NEWS ANALYSIS — Gotti, the Italian crime boss biopic starring John Travolta dropped by Lionsgate and acquired (partially) by MoviePass, generated $1.67 million during its opening box office weekend.
Media reports say the movie subscription service owned by Helios and Mathenson Analytics (HMNY) accounted for about 40% of the $10 million budgeted film’s tickets sold. That’s a bigger percentage than the $135,000 opening weekend for American Animals, the indie heist film HMNY’s MoviePass Ventures acquired last year at Sundance.
While Gotti infamously generated a 0% score on Rotten Tomatoes, the reality is that MoviePass essentially bought four out of every 10 tickets sold to its own movie. That’s because the service pays theater operators face value for every ticket “purchased” by its 3 million subscribers, who pay $9.95 monthly for access.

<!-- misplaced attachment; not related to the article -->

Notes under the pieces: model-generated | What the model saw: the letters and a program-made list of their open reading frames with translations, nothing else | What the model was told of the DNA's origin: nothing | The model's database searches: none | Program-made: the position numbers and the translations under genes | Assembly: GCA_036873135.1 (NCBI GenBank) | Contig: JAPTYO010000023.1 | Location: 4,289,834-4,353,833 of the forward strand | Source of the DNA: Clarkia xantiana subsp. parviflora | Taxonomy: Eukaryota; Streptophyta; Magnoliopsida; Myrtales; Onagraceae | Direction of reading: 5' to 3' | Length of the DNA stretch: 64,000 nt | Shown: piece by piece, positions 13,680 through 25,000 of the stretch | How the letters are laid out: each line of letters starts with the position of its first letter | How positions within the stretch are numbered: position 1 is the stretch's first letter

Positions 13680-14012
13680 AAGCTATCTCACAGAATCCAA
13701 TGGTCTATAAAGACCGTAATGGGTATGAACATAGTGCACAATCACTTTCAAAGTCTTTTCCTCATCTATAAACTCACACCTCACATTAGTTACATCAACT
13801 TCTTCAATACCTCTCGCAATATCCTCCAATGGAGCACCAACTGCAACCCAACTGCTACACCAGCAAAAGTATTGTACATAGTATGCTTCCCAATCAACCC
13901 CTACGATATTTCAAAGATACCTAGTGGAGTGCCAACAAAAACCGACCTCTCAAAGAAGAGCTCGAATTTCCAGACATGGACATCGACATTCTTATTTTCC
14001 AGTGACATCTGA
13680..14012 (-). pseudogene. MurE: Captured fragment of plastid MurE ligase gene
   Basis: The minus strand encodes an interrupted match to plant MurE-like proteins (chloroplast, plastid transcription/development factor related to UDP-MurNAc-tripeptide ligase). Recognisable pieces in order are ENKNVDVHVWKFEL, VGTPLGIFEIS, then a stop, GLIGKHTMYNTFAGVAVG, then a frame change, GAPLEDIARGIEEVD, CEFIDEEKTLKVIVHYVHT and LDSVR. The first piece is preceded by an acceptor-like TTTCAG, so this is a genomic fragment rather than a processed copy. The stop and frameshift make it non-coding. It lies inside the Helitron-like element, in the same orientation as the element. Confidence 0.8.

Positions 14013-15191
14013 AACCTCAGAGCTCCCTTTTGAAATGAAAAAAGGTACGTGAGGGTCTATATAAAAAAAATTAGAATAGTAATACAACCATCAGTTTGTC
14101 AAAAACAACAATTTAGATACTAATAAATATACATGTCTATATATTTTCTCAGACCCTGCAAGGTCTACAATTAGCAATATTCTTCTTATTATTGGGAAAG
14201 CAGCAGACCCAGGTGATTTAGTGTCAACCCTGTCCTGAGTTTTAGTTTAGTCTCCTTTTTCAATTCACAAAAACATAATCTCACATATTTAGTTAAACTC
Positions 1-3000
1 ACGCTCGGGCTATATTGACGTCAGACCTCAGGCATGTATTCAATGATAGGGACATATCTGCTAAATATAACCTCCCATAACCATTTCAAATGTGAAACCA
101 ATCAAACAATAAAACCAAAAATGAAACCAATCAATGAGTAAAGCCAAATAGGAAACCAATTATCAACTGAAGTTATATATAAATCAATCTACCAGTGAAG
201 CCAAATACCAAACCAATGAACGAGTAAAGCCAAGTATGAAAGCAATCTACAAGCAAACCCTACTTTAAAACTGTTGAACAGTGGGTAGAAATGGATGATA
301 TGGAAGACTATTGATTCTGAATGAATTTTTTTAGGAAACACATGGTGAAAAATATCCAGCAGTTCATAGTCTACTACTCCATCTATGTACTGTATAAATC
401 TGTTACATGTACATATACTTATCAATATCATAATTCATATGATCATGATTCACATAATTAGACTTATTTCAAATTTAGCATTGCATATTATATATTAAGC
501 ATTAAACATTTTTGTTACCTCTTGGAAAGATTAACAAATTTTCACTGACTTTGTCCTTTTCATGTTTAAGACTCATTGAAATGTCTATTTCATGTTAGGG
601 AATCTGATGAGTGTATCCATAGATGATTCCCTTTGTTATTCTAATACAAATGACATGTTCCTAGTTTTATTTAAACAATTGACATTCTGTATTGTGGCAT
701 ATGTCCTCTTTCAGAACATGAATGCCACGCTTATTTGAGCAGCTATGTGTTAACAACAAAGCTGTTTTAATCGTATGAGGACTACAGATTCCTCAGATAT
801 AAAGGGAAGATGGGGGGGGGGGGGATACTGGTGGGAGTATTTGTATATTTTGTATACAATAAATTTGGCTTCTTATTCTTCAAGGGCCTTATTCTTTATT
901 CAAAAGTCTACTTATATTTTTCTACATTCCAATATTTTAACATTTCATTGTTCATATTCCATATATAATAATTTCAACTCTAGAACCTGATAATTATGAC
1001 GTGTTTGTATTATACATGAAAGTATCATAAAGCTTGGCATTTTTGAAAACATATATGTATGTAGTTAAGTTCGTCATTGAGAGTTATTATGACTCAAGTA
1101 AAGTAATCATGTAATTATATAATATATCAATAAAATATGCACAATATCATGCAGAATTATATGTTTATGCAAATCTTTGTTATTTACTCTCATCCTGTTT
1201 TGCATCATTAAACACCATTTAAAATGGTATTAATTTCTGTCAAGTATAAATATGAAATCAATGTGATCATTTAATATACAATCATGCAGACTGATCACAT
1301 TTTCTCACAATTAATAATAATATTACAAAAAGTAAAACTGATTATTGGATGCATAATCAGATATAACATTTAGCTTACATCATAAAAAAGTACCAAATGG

The margins might actually be better since MoviePass has leveraged ticket price discounts with many indie exhibitors in exchange for generating foot traffic.
“It used to be in distribution, we’d all gossip whether a studio was buying tickets to their own movie to goose their opening. But in the case of MoviePass, there’s no secret: They’re literally buying the tickets to their own movie!” an unidentified indie studio executive told Deadline.com.
But for how long? HMNY is spending more on tickets monthly than it generates in subscriber revenue — an economic reality that has plummeted the stock price to 35 cents-per-share.